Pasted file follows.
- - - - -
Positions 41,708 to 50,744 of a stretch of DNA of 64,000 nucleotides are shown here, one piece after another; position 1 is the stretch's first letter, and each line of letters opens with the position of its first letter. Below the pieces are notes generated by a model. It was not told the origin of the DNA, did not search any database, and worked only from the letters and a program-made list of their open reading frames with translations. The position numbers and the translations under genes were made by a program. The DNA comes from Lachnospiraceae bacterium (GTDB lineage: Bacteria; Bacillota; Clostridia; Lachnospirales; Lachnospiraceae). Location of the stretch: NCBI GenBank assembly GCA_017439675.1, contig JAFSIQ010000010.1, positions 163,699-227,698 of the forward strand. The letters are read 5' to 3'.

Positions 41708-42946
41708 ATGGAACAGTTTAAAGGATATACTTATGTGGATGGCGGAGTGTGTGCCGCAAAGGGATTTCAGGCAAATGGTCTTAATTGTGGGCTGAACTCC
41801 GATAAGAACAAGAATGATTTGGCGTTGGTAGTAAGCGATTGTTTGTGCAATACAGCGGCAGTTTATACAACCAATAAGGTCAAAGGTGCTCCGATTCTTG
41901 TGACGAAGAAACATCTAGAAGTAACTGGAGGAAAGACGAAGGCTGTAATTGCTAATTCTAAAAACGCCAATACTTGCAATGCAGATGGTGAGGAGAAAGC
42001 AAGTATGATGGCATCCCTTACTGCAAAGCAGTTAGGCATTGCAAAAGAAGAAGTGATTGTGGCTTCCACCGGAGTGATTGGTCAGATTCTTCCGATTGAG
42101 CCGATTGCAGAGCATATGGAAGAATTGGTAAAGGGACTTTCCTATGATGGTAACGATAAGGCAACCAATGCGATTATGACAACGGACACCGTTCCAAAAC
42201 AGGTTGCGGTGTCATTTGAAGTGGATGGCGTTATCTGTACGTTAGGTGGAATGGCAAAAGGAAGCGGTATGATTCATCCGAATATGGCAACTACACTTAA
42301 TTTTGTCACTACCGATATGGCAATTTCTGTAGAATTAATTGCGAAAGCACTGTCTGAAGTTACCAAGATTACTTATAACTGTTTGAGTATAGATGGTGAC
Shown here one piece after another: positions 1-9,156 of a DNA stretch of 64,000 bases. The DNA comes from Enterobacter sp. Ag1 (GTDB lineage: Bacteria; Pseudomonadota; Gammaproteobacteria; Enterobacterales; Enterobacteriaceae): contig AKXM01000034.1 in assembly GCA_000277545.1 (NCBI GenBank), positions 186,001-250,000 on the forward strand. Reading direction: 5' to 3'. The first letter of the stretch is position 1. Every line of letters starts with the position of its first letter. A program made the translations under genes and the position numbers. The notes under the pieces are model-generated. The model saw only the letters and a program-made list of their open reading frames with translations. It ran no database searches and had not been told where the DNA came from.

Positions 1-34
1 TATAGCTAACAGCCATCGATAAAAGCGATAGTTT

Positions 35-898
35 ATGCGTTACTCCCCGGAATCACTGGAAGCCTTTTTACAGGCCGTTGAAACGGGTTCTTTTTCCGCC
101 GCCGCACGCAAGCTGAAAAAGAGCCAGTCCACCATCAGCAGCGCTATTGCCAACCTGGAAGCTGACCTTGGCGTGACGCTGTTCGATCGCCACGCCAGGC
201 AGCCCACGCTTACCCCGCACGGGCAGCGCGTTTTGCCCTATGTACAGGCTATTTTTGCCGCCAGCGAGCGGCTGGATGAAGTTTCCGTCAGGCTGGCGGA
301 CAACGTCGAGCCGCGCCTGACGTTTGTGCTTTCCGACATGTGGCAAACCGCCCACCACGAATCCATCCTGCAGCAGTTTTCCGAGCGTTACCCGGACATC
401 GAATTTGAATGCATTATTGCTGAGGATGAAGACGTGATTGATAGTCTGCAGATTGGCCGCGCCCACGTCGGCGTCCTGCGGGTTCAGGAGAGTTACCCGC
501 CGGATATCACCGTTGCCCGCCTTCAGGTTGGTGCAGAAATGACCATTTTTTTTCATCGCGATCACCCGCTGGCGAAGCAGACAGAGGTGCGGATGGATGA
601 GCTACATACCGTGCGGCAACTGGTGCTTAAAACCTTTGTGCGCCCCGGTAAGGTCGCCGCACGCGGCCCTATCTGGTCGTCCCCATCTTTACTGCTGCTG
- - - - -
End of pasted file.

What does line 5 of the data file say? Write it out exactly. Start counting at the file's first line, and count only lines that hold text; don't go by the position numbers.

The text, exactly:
41901 TGACGAAGAAACATCTAGAAGTAACTGGAGGAAAGACGAAGGCTGTAATTGCTAATTCTAAAAACGCCAATACTTGCAATGCAGATGGTGAGGAGAAAGC